While budgetary shortfalls amplified by the lingering recession and sharp decline in property tax collections drag on, tax-exempt organizations and state nonprofits continue to find themselves in the crosshairs as state and local governments look for new revenue sources to pay for basic services, including police, fire, and snow removal. In Boston today, a mayoral task force has issued a report proposing modifications to the city’s payments in lieu of taxes (“PILOTs”) program in order to raise additional revenue from hospitals, universities, museums, and other area nonprofits.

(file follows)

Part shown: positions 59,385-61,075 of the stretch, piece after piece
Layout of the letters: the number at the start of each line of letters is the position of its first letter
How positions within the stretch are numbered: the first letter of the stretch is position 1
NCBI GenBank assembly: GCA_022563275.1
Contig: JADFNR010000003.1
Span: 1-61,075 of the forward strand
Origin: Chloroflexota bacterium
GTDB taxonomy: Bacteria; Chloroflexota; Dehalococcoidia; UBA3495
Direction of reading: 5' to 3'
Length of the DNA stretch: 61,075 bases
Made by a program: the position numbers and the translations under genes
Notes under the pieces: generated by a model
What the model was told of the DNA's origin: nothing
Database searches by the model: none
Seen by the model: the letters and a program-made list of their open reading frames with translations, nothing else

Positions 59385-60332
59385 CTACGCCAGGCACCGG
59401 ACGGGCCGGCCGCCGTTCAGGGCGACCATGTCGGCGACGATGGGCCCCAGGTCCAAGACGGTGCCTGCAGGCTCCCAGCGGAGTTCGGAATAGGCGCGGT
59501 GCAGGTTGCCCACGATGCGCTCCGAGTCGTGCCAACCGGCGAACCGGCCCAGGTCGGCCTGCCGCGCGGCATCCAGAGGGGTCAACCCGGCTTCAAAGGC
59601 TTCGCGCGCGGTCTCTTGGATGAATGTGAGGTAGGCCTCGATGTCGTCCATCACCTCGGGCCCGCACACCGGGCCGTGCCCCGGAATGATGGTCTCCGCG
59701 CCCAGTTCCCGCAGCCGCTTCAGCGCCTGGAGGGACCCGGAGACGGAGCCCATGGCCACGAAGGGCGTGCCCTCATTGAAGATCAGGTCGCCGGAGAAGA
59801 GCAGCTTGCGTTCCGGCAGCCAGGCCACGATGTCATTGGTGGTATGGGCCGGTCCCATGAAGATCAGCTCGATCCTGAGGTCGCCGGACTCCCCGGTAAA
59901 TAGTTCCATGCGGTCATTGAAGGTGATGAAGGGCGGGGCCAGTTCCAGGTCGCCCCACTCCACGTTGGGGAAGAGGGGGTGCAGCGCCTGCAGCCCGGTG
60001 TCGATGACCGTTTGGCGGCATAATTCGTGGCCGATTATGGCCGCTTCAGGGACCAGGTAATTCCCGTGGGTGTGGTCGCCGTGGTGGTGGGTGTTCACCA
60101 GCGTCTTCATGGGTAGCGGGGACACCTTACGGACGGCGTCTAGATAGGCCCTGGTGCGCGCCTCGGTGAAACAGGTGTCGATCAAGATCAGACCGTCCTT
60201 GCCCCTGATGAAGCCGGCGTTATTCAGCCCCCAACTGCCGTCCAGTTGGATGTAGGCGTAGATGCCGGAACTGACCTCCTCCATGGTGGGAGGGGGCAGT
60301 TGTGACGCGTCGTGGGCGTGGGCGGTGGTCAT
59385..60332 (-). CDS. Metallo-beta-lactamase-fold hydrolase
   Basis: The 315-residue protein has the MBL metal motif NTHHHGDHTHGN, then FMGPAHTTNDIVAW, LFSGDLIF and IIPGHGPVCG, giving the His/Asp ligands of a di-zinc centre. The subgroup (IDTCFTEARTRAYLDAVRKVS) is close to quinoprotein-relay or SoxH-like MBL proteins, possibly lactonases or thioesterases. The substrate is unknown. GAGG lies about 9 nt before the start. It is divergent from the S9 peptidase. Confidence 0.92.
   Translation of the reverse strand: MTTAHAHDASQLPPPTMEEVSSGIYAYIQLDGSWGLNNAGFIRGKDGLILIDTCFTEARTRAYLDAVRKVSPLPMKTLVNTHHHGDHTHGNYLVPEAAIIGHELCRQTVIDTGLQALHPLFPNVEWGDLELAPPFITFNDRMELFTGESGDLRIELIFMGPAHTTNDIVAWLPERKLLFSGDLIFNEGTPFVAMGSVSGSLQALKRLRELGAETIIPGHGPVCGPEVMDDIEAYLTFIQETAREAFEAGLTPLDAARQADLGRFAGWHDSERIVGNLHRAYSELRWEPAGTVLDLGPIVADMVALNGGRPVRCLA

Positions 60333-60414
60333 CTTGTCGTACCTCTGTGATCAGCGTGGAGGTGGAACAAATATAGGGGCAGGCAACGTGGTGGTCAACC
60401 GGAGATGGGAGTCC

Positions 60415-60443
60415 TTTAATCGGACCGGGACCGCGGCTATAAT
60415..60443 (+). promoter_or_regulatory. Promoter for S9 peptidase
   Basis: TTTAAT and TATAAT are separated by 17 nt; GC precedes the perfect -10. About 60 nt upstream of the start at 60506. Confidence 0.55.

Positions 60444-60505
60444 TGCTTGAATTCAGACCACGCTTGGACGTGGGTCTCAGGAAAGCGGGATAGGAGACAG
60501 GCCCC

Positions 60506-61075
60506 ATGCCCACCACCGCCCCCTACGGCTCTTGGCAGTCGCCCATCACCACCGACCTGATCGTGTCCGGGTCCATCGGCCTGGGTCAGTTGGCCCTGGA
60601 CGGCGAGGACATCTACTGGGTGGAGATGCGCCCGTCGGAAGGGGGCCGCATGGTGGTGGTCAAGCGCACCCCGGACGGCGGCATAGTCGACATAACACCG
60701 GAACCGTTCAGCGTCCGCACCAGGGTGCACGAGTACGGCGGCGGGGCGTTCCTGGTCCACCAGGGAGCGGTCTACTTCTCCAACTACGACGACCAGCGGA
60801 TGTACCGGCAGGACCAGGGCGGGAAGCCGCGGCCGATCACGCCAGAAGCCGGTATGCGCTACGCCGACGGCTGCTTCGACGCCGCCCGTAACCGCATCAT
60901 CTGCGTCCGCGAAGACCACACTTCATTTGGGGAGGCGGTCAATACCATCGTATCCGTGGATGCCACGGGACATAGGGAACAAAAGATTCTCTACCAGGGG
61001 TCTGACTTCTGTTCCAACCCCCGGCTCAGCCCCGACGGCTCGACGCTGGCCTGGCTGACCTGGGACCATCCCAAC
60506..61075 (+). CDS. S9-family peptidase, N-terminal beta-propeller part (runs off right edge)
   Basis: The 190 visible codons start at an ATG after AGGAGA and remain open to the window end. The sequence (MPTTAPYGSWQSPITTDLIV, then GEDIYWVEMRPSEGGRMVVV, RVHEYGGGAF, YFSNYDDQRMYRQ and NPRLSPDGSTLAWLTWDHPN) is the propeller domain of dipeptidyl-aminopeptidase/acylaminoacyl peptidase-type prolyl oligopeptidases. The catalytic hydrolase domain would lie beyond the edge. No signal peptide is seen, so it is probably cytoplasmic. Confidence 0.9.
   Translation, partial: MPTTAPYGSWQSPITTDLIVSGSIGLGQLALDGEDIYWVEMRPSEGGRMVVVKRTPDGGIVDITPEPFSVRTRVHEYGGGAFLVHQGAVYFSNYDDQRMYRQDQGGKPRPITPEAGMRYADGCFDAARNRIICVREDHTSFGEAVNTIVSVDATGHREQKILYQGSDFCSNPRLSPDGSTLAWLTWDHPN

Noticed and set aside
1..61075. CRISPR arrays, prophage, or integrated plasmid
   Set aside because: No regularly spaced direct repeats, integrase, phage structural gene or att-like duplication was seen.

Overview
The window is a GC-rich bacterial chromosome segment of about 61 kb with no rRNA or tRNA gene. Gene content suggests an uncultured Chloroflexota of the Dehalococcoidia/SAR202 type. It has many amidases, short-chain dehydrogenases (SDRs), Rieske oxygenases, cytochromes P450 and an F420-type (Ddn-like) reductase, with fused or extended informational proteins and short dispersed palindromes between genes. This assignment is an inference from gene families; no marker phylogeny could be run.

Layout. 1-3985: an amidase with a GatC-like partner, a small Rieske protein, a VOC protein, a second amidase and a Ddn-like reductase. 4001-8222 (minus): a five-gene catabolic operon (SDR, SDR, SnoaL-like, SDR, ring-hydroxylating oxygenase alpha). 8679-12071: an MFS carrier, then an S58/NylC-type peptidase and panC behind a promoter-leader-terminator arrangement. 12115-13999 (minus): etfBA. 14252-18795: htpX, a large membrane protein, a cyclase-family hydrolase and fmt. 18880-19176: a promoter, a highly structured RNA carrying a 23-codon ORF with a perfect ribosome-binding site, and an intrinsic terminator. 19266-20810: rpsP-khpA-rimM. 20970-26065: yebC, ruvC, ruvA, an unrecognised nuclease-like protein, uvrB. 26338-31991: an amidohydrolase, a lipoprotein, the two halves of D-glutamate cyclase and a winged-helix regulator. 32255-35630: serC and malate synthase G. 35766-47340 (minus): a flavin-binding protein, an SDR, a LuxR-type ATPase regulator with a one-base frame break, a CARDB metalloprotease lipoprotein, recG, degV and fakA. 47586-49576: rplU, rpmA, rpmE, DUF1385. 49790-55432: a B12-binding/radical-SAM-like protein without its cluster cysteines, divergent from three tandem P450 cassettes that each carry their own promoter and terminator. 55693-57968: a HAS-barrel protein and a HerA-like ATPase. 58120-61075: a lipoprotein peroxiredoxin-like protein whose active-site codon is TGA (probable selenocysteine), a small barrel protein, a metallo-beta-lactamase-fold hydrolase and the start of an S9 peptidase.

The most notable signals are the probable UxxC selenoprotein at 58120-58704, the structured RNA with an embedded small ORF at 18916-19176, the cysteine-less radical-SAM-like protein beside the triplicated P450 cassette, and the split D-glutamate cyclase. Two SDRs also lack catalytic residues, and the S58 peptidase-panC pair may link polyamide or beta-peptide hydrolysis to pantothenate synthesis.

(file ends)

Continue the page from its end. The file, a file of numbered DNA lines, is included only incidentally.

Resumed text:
The proposal, which is already being met with stiff public resistance from local colleges, calls for all area nonprofits to contribute 25% of the property tax that would be collectible if the organizations were not exempt. Credits would be available, in amounts up to 50% of the assessed PILOT payments, for the quantifiable community benefits offered by participating organizations and for real estate taxes paid on properties that would ordinarily qualify for a tax exemption based on use.
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